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Giants Now: Wan'Dale Robinson's impact on offense

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PFF picks Wan'Dale Robinson as rookie set to make big impact

Wan'Dale Robinson is one of the four rookies listed as starters on the Giants' first unofficial depth chart of the regular season, and according to Pro Football Focus, the young receiver could play a large role in the offense this year.

PFF's Marcus Mosher chose 10 rookies set to make the biggest impact during the 2022 season, where Robinson was one of the few players not selected in the first round to make the list.

"Robinson didn't do much in the preseason, but it's clear the Giants will get him the ball early and often," Mosher wrote. "Look for Robinson to have the lowest average depth of target on the team, but for new head coach Brian Daboll to target him frequently as he did with Cole Beasley and Isaiah McKenzie in Buffalo. It's worth pointing out that Beasley and McKenzie (primarily slot receivers in Buffalo) totaled 138 targets last season. While Robinson won't approach that number, don't be surprised if he leads the Giants in targets as a rookie."

Robinson put together an impressive junior campaign at Kentucky last season. He caught 104 passes for 1,334 yards and seven touchdowns in 13 games. The receptions and receiving yards set single-season school records, while the 104 catches ranked third in the nation.

He finished with a 91.3 overall grade from Pro Football Focus last year, which ranked as the best among all SEC wide receivers. He had 8+ receptions in eight of Kentucky's 13 games in 2021. Additionally, he ranked sixth among wide receivers with 22 missed tackles forced and 16 deep catches, highlighting his ability to line up all over the field.

Prior to transferring to Kentucky, Robinson spent two seasons at Nebraska where he registered 134 rush attempts for 580 yards (4.3 avg.) and four touchdowns, adding 91 receptions for 914 yards and another three scores.

View the best photos of the Giants' 2022 rookie class from training camp and the preseason.

Cold Calls, Grandparents & American Idol: The Brian Daboll Story

Brian Daboll was about to graduate from the University of Rochester in 1997 when he embarked on a sun and surf getaway college students have pursued for generations.

Accompanied by a friend, Daboll departed upstate New York and travelled to Virginia Beach, where he not only found warmth and good times, but his life's work. They were driving in Williamsburg, near the campus of the College of William & Mary. Daboll's friend, knowing he wanted to be a football coach, told him, "There's a cool school. You should go and check it out."

And he did. Like a salesman making a cold call, he walked into the football office unannounced.

"I went up to the secretary and asked, 'Can I talk to the head coach (Jimmye Laycock),'" Daboll said. "She's like, 'Do you have an appointment?' Coming from a D-III school, it's a little different. I said, 'No. I want to talk to somebody about trying to get a job.' She's said, 'Hold on a second.' She came back and said, 'There's the defensive coordinator. You can talk to him.' His name is Russ Huesman. He's a head coach right now in college (at Richmond).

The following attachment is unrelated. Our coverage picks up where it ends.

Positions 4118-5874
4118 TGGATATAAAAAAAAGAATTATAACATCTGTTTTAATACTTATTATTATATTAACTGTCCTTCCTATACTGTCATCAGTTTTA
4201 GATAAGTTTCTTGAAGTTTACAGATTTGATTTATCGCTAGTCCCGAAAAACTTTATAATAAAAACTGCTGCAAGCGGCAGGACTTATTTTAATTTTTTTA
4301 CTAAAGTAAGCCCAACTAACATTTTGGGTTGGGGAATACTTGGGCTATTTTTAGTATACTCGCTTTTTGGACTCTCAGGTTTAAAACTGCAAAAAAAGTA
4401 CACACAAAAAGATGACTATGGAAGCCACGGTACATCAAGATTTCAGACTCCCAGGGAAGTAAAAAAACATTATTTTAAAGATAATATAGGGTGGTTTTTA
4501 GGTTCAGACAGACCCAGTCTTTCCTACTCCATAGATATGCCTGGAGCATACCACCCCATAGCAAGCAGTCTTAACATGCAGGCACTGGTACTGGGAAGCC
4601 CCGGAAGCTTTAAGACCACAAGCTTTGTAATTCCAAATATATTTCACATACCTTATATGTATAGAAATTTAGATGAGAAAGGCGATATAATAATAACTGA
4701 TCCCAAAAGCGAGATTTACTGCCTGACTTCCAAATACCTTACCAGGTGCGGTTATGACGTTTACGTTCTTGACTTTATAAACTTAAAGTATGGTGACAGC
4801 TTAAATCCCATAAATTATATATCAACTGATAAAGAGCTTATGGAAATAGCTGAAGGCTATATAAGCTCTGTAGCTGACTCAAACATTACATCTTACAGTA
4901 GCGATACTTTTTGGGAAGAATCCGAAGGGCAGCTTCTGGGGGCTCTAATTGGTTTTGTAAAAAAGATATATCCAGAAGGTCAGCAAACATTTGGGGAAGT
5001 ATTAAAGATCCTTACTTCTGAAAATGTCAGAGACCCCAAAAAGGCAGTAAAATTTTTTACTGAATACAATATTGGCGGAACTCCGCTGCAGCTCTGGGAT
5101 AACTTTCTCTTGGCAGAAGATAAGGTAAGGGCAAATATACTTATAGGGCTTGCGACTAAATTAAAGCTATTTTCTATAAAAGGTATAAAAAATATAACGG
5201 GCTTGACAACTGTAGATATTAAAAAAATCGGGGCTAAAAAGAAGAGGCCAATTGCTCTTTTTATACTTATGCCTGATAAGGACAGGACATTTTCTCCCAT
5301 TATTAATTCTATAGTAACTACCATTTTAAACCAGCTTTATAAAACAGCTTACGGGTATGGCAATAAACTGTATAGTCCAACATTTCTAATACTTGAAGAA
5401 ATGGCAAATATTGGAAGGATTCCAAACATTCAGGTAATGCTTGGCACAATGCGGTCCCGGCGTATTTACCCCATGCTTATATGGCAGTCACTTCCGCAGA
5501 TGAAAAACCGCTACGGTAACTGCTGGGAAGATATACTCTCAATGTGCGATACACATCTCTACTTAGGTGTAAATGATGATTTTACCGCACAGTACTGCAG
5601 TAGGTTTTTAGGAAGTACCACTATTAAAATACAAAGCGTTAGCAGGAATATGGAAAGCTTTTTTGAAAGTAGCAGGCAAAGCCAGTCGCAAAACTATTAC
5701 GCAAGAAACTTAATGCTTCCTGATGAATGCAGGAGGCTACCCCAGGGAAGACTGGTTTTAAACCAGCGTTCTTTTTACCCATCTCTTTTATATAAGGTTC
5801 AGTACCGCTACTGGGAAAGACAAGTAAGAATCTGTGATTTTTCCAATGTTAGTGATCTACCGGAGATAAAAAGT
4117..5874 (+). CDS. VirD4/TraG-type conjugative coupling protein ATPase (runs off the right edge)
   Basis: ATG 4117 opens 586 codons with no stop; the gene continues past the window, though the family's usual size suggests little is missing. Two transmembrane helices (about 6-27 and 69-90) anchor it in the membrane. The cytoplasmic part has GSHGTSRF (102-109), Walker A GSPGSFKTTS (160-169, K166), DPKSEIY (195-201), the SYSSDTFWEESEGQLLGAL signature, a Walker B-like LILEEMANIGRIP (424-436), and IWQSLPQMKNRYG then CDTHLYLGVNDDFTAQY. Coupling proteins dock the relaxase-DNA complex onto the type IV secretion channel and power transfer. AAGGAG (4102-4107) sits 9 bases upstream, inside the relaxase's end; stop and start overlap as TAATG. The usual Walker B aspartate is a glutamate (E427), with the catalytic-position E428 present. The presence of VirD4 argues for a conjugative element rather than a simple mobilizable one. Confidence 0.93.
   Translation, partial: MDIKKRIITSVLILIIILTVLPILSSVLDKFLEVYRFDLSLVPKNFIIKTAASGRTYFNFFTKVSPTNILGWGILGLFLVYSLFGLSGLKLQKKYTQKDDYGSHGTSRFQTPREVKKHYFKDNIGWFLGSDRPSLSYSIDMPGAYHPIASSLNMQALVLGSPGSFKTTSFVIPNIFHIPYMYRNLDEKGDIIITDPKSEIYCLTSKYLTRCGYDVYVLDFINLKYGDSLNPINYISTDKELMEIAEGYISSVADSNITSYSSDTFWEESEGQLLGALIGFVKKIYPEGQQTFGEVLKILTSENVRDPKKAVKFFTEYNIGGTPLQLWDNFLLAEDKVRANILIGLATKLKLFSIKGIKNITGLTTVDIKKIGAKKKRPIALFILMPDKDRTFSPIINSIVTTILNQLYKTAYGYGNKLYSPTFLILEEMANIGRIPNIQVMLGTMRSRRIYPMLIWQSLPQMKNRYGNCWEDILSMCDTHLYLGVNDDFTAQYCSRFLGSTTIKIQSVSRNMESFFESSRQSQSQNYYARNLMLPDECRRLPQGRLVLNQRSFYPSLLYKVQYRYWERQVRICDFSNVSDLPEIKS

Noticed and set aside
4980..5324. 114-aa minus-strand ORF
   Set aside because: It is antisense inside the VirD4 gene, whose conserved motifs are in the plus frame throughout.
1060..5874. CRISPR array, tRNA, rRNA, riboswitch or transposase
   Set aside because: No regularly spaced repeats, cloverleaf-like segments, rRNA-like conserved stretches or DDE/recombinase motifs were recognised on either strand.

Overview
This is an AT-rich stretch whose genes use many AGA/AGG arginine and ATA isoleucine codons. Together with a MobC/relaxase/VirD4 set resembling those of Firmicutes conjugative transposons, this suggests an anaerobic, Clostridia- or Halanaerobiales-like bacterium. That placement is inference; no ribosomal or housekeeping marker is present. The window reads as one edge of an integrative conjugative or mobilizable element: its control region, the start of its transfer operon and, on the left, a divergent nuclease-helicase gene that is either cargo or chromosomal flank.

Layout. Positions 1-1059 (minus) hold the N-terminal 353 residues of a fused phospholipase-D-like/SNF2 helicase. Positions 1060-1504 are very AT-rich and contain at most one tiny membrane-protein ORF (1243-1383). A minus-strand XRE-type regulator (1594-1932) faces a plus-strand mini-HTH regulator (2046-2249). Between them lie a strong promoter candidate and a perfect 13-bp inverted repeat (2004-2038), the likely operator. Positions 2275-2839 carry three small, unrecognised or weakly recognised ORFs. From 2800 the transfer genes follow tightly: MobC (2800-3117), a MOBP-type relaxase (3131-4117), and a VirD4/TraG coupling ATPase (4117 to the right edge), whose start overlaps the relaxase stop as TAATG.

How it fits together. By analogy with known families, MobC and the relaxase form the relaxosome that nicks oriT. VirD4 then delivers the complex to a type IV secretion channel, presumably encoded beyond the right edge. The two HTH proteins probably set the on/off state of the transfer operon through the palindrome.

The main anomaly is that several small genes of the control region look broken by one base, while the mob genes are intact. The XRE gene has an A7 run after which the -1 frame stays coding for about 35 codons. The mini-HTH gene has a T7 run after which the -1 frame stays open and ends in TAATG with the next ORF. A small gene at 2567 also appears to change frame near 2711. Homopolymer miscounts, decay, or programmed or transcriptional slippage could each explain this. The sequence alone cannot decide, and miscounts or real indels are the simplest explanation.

"There was a person who was in the role I went (to talk about). It was a volunteer role. You weren't getting any money. He decided he wanted to go to law school – that day. So, they said, 'Yeah, you can come and help the staff for no money.' And I was like, 'Let's go.'"

But first there was the little matter of telling his grandmother, Ruth Kirsten, who had raised him, that he would make not even a dollar despite the economics degree he had earned from a esteemed university.

"That was a fun talk," Daboll said. "I just went to a pretty prestigious school, and I was going to take a job that paid me no money. She asked, 'How much is it for?' I said, 'No money.' She said, 'What the hell is wrong with you? Why the hell did you go to school?'"

Certainly, valid concerns at the time. But no one can question if Daboll made the correct decision. This is his 26th consecutive season as a football coach. Daboll, 47, was part of five Super Bowl championship teams in two stints with the New England Patriots and won a national championship at the University of Alabama. His mentors include coaching titans Bill Belichick and Nick Saban. He has worked with some of history's best quarterbacks, including Tom Brady and Brett Favre. This year, Daboll reached the pinnacle of his profession when became the 20th head coach in Giants history.

"This is a special franchise," Daboll said. "The ownership group – the Mara family and the Tisch family – what the Giants mean to this community, to the people in this building, the scouting side to the coaching side to the administrative side to the business side to strength. I'm trying to take it day by day and get a little bit better each day. Trying to do it right and treat people right. It's a lot of work. To be good, you've got to be skilled, got to work hard and maybe a little bit of luck. This place has been fantastic since I've been here."

View photos from the life and career of Brian Daboll, who embarks on his first season with the Giants